During the winter months the weather is much like the pleasant dry days of our Northern summer; Little or no rain falls, and the charming, bright, sunny weather is only interrupted by an occasional "norther," when the mercury drops slowly down from its usual point at 75° nearly to 60°. There are days when, after weeks of steady trade-wind from the east, when boating has been indulged in joyously, the ensign veers round gradually to the southward, and then droops inactive by the staff. The quicksilver has risen to a point marked by Fahrenheit 85°. The sea is like a lake of glass. No sound is heard but the light plash of the ocean border as it flaps upon the outer reef; or an occasional dash of the clumsy pelican. The deep channels are dark with their characteristic blue, and the reefs give purple and lilac to the shoal water above them. Zigzag ripples are formed here and there behind the great sickle-fin of the shark, as his huge form sculls slowly along just under the surface. The setting sun is enthroned in gorgeous colors. Ermined clouds float in the back-ground, upon which are lighter fabrics, fringed with gold and gloriously tinted with purple and scarlet. The purest vermilion and lake, brilliant and gem-like, shine forth almost to scintillation; and rays of azure and gold spread quite to the zenith, and lend reflected coloring to the ascending cumuli. The Gulf water is lighted up to exceeding beauty. Around the throne of the great orb all is moving, changing, dissolving, culminating in a scene of most exquisite brilliancy and beauty as the view closes behind the great curtain of the sea. Serene and beautiful is all this, and very enjoyable in this delightful climate. Then, at night—"'Twas a lovely evening, fit to close
A lovely day, and brilliant in repose"—
Mars beams brilliantly from the east, and Canopus of the south is up in full splendor. The Southern Cross is just visible above the dark line of waters, while the Great Dipper lies half hidden by the northern horizon. Nearly overhead, and streaming from the west, are the curious phosphorescent pencils of the zodiacal light.
But how quickly, after this day of beauties, comes a change. The north wind has put forth its brief but earnest warning. The low banks of clouds that so lately played passively their part in the quiet scene now grow dark, and crowd the northern horizon; rapidly they lift, and the dark shadows and ripples on the water usher the howling blast. The Gulf; lately so placid, is lifted into white-caps, and a white belt of foam rises upon the borders of the reef where the sea rolls in tumultuously. This is the usual course of a "norther." In three days, without a drop of rain, and frequently with a clear sky, it is expended, and the steady trade-wind assumes its sway.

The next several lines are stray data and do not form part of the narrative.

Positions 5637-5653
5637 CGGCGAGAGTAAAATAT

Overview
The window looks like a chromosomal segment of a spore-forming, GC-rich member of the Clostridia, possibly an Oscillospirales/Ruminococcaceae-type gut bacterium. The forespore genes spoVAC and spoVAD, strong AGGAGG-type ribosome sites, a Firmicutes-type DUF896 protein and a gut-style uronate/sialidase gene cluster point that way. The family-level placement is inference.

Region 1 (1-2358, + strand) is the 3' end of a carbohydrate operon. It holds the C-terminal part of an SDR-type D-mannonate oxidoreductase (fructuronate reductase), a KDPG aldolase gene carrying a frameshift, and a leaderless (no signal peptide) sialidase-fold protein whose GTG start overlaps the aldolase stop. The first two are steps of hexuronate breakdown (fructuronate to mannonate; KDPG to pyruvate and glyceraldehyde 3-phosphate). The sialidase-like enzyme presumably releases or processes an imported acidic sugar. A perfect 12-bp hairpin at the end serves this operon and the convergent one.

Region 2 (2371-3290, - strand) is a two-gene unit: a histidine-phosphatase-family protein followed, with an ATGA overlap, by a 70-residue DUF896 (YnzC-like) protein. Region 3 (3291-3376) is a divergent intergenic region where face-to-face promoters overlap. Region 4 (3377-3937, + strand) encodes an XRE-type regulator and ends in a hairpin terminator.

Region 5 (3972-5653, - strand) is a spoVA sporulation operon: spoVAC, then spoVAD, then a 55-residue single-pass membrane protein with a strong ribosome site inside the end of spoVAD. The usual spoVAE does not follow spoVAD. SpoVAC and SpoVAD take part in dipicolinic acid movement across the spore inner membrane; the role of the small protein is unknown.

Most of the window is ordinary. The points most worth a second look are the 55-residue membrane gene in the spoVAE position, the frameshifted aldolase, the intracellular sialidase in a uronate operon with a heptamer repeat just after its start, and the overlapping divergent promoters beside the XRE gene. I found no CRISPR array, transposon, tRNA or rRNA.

During these calm days, when the water is still, objects can be seen at great depth; and at such times every thing turns out for a sunning. The sea then shows forth its best. It is pleasant to float leisurely with the tide and lounge over the gunwale of the boat as she passes over the coral hills and groves. Myriads of jelly-fishes float or paddle with their iridescent oars; richly colored fishes dart away; and the Barracuda and flying-fish shoot out from near the bows. The great nurse-shark is frequently encountered in droves like hogs, and they are in such shallow water and so numerous that the boat nearly runs over them, stirring the mud from the bottom. They are eight or nine feet in length, but have very small mouths, and are consequently harmless, feeding on the shell-fish of the muddy shoals.
How different all this land, reef, and shoals is from our own hills and valleys. Unlike the rocky coast of the North with its sandy beaches, or the alluvial lands of other parts of the country. All this great reef, as it is called, and the islands or keys, have been piled up here in the deep Gulf by a great variety of sea creatures. Some of these sea creatures are flower-like animals that live in lime-tubes which are joined together in colonies, and form great bunches, and rock-like, boulder-like masses. And these masses of tubes are the skeletons or shells of the flower-shaped animals, which they are attached to just as a clam is attached to its shell. The beautiful white branches and leaflike forms, and feather and fan shaped objects, are the dried skeletons or shells of these little creatures that agree so well to build houses in blocks. They don't build as the bee builds its comb, for they are not insects; but they grow with their shells around them, as the little shellfish develop into big shells, from the soft eggs or spawn. You can't get them off their tubes without cutting them, or boiling them, or rotting them, as you would the soft parts of a shellfish.